perhaps the most important aspect of God as trinity is the interdependent , communal choreography of God in relationship. it is in this very core of trinity that we are pointed back most clearly to the imago dei in each of us – created in and for relationship with others.

the scriptures.

i believe the bible (the hebrew scriptures or ‘old testament’ and the greek ‘new testament’), to be the inspired and authoritative words of God, which reveals his will, ways, purposes and character through recorded conversations among people – individuals and communities – with God.

the biblical library is a carefully selected group of ancient documents of paramount importance for people who want to understand and belong to the community of people who seek to understand God. i believe the bible is complete and reliable as it relates to matters of christian faith and life, and divinely inspired through the personalities and expressions within the context, language and culture of the original authors.

i believe the most valuable aspect of the scriptures is that they illuminate the very logos of God – jesus christ. for more on my thoughts on the scriptures :: their inspiration, purpose and use for today, see this series.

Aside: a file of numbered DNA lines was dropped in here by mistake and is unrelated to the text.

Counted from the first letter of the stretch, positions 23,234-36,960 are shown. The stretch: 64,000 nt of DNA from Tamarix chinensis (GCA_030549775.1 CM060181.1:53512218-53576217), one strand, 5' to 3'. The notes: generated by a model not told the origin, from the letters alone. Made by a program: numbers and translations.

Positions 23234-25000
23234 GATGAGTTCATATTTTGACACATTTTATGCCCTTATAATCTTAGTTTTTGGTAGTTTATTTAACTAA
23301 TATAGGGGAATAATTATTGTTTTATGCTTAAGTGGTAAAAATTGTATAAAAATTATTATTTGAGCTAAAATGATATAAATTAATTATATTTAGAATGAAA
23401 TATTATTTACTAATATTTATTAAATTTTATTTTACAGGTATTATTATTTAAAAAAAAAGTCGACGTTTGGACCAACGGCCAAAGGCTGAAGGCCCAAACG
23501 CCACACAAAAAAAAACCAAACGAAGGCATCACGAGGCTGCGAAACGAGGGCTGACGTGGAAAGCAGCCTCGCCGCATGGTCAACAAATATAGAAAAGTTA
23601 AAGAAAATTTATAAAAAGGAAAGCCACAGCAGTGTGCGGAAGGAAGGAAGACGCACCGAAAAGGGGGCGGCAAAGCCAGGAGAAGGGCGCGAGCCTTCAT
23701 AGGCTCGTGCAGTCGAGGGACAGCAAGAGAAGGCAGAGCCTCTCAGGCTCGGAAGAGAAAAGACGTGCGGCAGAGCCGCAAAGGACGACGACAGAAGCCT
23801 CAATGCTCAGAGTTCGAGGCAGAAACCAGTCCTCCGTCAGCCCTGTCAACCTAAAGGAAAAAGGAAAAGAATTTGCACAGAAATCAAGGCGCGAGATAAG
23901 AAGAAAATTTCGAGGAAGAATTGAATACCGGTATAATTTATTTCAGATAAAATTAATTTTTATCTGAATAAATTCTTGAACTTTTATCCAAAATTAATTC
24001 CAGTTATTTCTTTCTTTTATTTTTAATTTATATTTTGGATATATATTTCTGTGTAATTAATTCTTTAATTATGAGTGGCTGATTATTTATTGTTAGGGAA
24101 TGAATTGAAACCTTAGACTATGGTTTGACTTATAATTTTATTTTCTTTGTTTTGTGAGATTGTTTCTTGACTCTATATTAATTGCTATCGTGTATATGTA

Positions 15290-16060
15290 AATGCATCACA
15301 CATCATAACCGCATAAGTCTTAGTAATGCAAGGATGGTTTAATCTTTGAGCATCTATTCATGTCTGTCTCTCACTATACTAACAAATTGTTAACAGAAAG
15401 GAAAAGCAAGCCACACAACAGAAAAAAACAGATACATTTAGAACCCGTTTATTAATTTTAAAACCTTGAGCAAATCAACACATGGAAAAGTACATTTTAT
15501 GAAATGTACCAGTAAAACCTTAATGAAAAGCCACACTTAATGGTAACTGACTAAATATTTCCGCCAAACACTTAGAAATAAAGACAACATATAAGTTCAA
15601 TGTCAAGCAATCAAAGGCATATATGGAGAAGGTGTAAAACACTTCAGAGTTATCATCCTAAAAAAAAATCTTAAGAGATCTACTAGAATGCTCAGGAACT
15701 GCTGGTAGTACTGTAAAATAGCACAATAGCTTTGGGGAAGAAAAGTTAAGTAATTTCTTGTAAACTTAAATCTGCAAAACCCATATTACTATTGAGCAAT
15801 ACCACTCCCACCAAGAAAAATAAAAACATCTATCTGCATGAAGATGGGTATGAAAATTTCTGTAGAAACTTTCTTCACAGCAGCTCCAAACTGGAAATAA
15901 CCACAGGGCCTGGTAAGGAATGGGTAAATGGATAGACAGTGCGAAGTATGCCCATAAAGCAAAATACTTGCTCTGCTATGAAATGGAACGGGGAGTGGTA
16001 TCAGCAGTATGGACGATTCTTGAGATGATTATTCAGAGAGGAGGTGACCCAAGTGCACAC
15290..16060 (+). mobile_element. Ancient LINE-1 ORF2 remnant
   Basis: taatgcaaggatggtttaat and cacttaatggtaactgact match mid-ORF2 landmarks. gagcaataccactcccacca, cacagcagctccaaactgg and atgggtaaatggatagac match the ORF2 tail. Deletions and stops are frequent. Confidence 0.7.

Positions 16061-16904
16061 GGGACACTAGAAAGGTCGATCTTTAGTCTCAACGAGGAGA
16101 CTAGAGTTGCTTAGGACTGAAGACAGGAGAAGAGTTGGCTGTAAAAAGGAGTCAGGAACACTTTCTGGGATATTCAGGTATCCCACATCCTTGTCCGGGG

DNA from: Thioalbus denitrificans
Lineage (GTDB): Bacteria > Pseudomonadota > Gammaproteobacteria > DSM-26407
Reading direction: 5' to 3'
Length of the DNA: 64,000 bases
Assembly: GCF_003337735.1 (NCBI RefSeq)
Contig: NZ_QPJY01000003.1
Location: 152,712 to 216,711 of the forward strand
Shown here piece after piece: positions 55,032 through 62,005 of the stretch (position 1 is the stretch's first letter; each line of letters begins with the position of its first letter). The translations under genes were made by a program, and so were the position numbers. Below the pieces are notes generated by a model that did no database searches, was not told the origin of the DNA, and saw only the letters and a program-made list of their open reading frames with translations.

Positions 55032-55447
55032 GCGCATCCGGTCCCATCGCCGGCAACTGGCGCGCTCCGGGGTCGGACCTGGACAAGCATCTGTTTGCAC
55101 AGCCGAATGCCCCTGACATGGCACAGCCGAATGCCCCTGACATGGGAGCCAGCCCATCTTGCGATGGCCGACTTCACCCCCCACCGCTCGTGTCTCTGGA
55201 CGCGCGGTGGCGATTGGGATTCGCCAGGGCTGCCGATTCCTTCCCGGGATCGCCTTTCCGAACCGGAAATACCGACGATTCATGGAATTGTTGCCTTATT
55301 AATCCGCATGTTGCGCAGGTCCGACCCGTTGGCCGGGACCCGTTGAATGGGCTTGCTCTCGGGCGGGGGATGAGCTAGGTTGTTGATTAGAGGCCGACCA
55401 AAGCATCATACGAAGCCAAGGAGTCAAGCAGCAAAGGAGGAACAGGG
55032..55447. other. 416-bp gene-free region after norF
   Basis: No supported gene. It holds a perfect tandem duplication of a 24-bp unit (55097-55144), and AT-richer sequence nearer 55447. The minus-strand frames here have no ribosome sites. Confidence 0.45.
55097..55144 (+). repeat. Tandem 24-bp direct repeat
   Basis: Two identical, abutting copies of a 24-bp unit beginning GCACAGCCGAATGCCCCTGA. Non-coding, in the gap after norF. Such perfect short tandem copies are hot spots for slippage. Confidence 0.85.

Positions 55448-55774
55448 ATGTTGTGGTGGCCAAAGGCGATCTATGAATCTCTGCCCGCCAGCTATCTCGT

the resurrection.

belief in the literal physical resurrection of jesus from the dead is a basic tenet of the christian faith and an essential belief in orthodoxy. all four gospel accounts describe jesus’ resurrection, and it is also affirmed in the early creeds of the christian church. the apostle paul writes to the corinthians that without the resurrection, our faith is empty and worthless.


in outlining these essentials, my desire is not to divide; rather, it is to seek solidarity in the unifying mission of those who would dare to call themselves WayWard followers of jesus – to live as agents of reconciliation on behalf of God.

if you affirm these basic theological non-negotiables, would you join me in furthering discussion here?

would you help me inspire thoughtful conversation and intentional movement, helping others find and follow christ?

consider this your official invitation in the journey. i want you to join me. let us together serve as agents of reconciliation, helping one another follow what our savior said is most important :: to love God, and love people.

let’s dare to discover what that looks like.

what do you think? are you in?